Blessed be, all! Sit down with me a moment; I want to talk about something that’s near and dear to me right now. Or maybe a couple things. The first of which is the musical Hamilton, which I mentioned back in this post here. The second is taking the time to do justice to the story while also caring for yourself.
But wait! Doesn’t being a writer mean working even when you don’t want to? Even when the inspiration isn’t there or when you’re convinced the work is terrible? Even when you’re tired, even when you don’t have the time? Don’t you have to Write Anyway and keep your hands on the keyboard and all those platitudes?
The short answer is yes. The longer answer, though, is yes, but.
What brings this about is this: an agency that I follow obsessively is going to be holding a Twitter pitch party within the next month. Two of my top-choice pie-in-the-sky dream agents will be participating. And me? I’ll be playing Cinderella, stuck home from the ball.
The reasons I came to this decision are threefold. First, both of the two stories that I’d like to query are in the middle of intensive revisions, and I don’t feel that a month is adequate time to get either of them in shipshape. Second, I know that the month of June is going to be an extraordinarily busy one for me, and I don’t need the added stress of a deadline contributing to my load.
The third reason–and the one I want to focus on–is that you only get one shot to make a killer first impression. Just like with the query letter, you want your manuscript to showcase the best of your ability. While you may be eager to start querying or pitching your project right out of the gate, it’s better to sit back, let it cool, take another look, and then send it out when you’re sure it’s the best you can do.
You’d be surprised just how much your craft will improve between one draft and the next. Things that you’d never thought of before will suddenly be obvious; moments that you thought were beautifully rendered will feel flat. Holding back for just a minute gives you a chance to fix those things instead of realizing after you’ve gotten a rejection from your dream agent that, oh. That wasn’t my best work, actually. And being unable to take it back.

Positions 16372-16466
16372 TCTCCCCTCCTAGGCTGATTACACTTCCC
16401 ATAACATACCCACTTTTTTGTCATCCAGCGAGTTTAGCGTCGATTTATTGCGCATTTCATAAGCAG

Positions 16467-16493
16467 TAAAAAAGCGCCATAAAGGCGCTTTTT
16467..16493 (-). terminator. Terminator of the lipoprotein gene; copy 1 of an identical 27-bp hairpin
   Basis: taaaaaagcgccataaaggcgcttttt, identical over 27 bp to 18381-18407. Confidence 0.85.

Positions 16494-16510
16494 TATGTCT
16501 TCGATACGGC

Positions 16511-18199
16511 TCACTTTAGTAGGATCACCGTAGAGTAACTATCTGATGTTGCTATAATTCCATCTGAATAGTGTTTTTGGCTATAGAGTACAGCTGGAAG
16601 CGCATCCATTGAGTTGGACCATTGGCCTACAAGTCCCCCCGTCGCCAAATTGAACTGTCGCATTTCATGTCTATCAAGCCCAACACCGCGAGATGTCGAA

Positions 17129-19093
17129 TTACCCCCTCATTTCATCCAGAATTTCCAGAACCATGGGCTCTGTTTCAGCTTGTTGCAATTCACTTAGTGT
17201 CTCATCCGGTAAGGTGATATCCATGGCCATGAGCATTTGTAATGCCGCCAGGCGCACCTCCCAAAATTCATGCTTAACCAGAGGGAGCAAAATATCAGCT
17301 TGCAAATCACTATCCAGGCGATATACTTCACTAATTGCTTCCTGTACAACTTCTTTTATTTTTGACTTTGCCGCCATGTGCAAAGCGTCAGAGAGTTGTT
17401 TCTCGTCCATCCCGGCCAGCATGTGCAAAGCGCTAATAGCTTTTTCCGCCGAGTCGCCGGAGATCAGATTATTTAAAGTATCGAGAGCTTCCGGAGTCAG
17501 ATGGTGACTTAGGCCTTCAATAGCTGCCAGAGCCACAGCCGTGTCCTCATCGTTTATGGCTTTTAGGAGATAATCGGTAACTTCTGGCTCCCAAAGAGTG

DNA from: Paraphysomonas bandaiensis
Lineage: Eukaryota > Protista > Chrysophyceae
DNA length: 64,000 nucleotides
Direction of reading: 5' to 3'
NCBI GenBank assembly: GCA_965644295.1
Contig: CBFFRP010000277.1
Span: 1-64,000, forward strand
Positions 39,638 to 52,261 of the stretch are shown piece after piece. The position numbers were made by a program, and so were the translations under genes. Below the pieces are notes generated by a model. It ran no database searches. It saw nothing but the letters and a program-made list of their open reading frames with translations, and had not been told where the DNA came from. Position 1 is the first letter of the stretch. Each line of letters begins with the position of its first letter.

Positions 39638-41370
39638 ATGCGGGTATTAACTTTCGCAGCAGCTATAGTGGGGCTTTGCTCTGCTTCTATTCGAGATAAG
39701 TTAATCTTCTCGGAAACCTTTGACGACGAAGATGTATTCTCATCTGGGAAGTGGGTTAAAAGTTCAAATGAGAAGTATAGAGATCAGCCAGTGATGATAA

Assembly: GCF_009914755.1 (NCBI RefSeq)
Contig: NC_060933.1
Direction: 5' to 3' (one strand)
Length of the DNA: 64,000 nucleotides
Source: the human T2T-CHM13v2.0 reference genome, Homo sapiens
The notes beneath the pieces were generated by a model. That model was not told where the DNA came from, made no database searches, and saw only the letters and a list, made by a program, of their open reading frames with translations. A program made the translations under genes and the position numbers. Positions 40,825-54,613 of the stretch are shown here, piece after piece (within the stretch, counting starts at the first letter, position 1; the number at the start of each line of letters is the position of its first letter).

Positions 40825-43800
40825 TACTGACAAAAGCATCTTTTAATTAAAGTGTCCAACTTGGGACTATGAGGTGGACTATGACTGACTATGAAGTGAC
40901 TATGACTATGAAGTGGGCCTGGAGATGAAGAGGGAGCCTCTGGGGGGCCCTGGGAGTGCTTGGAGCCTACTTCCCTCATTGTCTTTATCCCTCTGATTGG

I speak from experience on this. The two top-choice agents I mentioned above have both seen an early draft of my vampire history. One of those being an incredibly premature draft with flat writing, an overdone opening, and–being frank–tons of plotholes that I was too underdeveloped as a writer to notice. Even after extensive rewrites, I will probably never get those chances back again. You can read Danielle Burby’s (one of the agents in question) thoughts on first impressions and if your manuscript is ready here.
All of this brings me back to Hamilton. I have friends who write, especially among my classmates from grad school, who are routinely selling short stories or talking excitedly about their latest novel’s release date or the agent they just landed. I find myself feeling like Burr in the song “Wait For It,” watching as life passes by and wondering when it will be my turn.
In recent days, though, I’ve decided to embrace the core of the song. I’m working to the best of my ability. I’m getting better every draft, honing my skills all the while. Sooner or later, my opportunity will arrive. All I have to do it wait for it.